This was not a non-violent protest. There were non-violent protesters camped much farther back from the fence, but they had nothing to do with Israeli riot control measures. The protesters have used more than 100 IEDs since the demonstrations began on March 30, as well as guns, knives, Molotov cocktails, and flaming kites to burn Israeli fields. Their leaders have expressed intent to kill and kidnap Israeli soldiers and civilians after destroying the security fence. The “nuclear-armed state drones” were dropping tear gas as well as leaflets warning Palestinians to stay away from the fence.

The IDF claims Hamas paid small amounts for individuals or up to $100 for families to charge the fence. Hamas overtly encouraged women and children to go to the front of the line, according to a detained Palestinian. This is in addition to the compensation promised by Hamas to the wounded and the families of those killed.

Judging by the numbers, the IDF did, in fact, know “where those bullets were landing“: the overwhelming majority of those killed, both in total and in the individual Friday demonstrations, were Hamas operatives or affiliated with one of several other terrorist groups in Gaza. Israeli soldiers were shooting at the ground in front of those rushing the fence, and then at their legs if that didn’t stop them.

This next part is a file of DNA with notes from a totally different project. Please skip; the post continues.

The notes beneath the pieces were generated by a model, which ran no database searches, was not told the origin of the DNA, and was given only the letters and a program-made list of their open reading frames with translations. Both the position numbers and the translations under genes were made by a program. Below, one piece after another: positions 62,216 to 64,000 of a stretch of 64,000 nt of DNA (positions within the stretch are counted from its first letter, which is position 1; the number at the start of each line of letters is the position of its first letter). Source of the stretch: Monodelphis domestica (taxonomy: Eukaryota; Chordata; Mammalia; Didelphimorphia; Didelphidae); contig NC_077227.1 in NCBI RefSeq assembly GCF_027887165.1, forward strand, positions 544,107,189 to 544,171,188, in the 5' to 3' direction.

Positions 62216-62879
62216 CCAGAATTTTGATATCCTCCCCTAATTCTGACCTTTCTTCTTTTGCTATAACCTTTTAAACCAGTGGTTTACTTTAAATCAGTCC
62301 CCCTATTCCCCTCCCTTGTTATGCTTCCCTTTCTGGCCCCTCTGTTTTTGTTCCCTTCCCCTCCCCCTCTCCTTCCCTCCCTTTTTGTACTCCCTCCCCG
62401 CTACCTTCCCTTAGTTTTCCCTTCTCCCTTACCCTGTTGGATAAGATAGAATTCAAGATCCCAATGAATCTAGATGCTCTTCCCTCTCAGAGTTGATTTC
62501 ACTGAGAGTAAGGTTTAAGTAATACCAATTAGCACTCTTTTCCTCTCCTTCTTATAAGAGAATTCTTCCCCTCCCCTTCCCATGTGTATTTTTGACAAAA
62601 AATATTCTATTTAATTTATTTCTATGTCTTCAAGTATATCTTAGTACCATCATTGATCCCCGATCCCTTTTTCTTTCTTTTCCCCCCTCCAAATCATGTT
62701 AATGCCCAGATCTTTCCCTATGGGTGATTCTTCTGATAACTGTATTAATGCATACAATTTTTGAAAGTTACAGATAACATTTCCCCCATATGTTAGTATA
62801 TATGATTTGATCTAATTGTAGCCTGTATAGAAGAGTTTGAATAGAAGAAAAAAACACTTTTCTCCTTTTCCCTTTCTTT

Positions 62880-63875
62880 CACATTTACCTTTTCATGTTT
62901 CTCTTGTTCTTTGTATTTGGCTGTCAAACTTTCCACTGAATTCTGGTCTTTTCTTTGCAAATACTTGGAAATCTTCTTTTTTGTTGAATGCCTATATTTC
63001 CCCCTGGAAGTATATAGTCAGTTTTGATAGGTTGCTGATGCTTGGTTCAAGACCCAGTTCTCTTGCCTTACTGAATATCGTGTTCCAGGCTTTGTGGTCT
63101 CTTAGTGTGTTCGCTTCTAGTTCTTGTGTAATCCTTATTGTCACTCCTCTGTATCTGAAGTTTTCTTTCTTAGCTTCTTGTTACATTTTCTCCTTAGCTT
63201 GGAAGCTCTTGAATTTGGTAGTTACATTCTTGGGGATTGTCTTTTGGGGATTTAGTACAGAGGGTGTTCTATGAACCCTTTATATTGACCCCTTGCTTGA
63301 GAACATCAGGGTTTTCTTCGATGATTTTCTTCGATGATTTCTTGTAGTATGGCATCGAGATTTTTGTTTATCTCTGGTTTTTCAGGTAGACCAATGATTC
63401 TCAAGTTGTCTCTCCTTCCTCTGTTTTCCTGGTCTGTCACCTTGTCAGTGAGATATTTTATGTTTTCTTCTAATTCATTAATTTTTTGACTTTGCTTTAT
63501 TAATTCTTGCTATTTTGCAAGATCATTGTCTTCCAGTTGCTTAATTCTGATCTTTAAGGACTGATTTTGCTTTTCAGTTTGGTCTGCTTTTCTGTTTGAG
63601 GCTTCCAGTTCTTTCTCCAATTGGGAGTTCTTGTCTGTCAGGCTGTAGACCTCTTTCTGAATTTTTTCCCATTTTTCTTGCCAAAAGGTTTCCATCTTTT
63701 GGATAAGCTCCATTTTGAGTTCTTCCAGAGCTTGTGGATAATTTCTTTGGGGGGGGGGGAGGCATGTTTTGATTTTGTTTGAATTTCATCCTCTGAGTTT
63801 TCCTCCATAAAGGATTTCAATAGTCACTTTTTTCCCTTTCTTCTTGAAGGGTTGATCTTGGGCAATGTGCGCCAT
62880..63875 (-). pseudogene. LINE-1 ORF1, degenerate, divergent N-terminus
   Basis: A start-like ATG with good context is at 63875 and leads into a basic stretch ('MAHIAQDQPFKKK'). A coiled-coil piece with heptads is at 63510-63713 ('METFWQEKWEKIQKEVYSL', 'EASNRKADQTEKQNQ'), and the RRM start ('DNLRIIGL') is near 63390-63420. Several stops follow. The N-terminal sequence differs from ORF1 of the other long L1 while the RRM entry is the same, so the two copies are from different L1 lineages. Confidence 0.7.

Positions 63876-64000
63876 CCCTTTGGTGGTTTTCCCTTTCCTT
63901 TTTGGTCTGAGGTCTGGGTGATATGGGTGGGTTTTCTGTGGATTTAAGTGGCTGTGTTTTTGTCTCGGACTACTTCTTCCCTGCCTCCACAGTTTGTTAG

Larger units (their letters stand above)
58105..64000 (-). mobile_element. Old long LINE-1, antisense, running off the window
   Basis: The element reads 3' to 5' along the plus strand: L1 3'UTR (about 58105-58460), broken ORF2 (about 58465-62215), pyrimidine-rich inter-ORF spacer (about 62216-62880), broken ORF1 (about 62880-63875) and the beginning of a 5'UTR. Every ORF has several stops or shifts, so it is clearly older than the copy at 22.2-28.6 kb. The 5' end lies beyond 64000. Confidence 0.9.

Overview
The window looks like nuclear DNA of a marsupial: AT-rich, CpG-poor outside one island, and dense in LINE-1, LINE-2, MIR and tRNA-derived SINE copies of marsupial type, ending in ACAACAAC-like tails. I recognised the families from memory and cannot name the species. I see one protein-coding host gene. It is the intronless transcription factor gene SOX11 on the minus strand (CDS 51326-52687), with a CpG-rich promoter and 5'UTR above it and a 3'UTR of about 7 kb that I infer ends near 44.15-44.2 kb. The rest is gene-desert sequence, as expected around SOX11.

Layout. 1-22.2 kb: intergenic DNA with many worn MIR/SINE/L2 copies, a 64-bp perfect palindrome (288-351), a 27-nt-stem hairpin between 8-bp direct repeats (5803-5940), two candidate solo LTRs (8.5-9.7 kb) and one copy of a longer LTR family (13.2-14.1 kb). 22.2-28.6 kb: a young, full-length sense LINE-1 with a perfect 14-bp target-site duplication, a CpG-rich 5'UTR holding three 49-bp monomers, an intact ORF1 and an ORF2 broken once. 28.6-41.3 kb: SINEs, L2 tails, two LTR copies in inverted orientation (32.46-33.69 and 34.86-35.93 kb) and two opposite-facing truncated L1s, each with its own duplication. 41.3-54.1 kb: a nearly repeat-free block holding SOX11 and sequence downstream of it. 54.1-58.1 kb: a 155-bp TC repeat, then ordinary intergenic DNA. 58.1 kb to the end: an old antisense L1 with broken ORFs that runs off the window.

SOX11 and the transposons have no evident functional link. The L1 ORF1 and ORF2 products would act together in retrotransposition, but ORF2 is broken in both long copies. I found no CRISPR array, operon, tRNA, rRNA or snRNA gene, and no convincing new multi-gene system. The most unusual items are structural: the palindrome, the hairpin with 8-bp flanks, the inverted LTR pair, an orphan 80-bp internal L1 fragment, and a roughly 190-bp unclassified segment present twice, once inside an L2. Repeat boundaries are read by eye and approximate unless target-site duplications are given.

Casualty details make it clear that Israel fire was far from indiscriminate. As AIJAC noted in this blog, almost everyone killed in the major explosion of violence on May 14 was a male of military age – and almost no women have been killed. If Israel was simply indiscriminately shooting into protesting crowds, surely the ratio of men and women killed would be roughly equal, but the numbers are not even close.

Abdel-Fattah said:
“So she [Julie Bishop] is clearly siding there with people who are using expanding bullets on children, on people who are protesting, people who are 700m from a perimeter fence.”

The accusations of “exploding,” “expanding,” or “butterfly” bullets are conspiratorial Palestinian claims that have not been substantiated by any major media outlets, some of which issued corrections when contacted by the Committee for Accuracy in Middle East Reporting in America (CAMERA).